Democratic chairs in the 12-county 21st Congressional district have announced their endorsement of a candidate to run for the seat being vacated by retiring New York Congressman Bill Owens. They’ve selected an individual with no political background.
21st Congressional district Democrats have endorsed Aaron Woolf of Elizabethtown in Essex County to run for the House seat. He is a filmmaker best known for the documentary King Corn, a Peabody award-winning film that followed two people learning where their food comes from. The Middlebury College graduate has produced PBS specials including “Blueprint America: Beyond the Motor City,” “Dying to Leave: The Global Face of Human Trafficking and Smuggling,” and “Greener Grass: Cuba, Baseball, and the United States.” His work has also been seen on the Sundance and Discovery Channels. He also owns a Brooklyn grocery and café specializing in local foods. He is a public speaker, but has never run for political office. Washington County Democratic Chair Sheila Comar says they interviewed numerous individuals, and Woolf was their unanimous selection. “His experience in his small business endeavors have really provided a very good base for him, because he understands a lot of the intricacies. I think everyone was very impressed with his presentation and his knowledge of the issues and also knowledge of what we have to face in the North Country.”
One of the 49-year-old Woolf’s biggest challenges may be getting voters to learn about him. He has never run for office, and even rival Republican Essex County Chair Ron Jackson, who is also from Elizabethtown, did not know him. “I live in Essex County, but I was not aware of Mr. Woolf . I don’t think I’ve ever met him, and truthfully I don’t know much about him. I’m sure I’ll learn a lot more about Mr. Woolf as time goes on. But until I read the paper today, I hadn’t heard of him.”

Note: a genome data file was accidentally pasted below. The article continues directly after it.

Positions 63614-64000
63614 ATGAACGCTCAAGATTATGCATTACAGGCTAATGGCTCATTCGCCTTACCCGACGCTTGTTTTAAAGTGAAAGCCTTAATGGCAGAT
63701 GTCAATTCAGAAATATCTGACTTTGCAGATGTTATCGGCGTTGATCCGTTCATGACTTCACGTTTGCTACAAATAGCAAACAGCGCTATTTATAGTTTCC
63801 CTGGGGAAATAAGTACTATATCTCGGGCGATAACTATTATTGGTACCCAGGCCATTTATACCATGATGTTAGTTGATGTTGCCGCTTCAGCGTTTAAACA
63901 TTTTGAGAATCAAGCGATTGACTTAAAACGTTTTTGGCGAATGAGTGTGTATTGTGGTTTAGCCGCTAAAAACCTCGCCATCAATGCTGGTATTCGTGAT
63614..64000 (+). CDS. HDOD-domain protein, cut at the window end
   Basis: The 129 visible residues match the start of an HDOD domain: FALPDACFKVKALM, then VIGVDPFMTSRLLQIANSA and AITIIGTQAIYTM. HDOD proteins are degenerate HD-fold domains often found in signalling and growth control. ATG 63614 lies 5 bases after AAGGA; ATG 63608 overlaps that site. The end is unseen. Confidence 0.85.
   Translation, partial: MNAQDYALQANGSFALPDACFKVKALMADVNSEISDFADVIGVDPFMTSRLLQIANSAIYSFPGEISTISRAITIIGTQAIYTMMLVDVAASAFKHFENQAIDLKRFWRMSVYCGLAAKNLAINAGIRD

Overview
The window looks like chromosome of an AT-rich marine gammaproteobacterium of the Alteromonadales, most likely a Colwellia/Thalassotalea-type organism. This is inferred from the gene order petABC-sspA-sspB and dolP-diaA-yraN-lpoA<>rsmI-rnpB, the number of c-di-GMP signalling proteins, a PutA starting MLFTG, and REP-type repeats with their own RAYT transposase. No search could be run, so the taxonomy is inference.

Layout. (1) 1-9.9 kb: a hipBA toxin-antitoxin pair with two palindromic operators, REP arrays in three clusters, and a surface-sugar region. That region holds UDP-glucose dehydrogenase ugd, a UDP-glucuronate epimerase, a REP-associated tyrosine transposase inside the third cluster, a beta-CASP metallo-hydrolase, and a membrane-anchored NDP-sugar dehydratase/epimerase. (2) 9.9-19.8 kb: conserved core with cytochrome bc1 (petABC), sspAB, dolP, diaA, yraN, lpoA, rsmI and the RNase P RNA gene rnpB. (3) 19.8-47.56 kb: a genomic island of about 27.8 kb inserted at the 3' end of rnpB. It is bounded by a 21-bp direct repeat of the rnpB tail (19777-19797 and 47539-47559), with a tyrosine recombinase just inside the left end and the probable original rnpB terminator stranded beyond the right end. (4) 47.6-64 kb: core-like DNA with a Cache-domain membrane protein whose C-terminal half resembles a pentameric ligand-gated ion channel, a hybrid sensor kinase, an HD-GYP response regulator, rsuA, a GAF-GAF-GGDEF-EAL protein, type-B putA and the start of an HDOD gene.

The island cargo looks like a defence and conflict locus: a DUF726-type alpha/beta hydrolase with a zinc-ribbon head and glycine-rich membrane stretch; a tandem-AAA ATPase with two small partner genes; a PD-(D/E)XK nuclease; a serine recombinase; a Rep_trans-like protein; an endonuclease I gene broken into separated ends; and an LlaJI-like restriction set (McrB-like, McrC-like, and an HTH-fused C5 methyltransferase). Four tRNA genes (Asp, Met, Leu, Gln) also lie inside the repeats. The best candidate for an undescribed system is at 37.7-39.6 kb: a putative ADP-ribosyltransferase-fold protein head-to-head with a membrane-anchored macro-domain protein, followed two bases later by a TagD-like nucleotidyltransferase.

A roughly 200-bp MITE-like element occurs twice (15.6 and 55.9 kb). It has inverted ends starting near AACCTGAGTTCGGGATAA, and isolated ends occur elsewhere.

The Republicans recently endorsed Elise Stefanik, also a newcomer to political campaigning, although she did work in the George W. Bush White House. SUNY Plattsburgh Professor of Political Science Tom Konda says both are unknown to the district electorate. “Both candidates are relatively unknown. Certainly across a district as large as this one, they’re unknown outside of their area. It seems like a wash. It doesn’t seem to do any harm that he is a political novice.”
The 21st district is considered a tossup in November, the race unexpectedly blown open after Owens’ surprise retirement. University of Virginia Center for Politics Managing Editor of Sabato Crystal Ball Kyle Kondik analyzes House races. He finds the endorsement surprising and expects national Democrats to be disappointed. “I think the race is still very close although I think that national Democrats probably aren’t particularly happy with the candidate choice just because this is a person ho is a political unknown. We don’t know a ton about him, other than some of the documentary films that he’s done, but it’s possible that he ends up being a good candidate and we just know at this point. The Republicans’ Elise Stefanik is the probable Republican nominee and she’s not exactly a household name either. And so I think there are generically questions about both candidates in this race. And so I still look at it as toss-up given that the district is so politically balanced.”
Several high-profile Democrats whose names had been floated for a possible candidacy, including former Representative Scott Murphy and former Assemblywoman Dede Scozzafava, chose not to run. Calls to Woolf were not returned in time for this broadcast.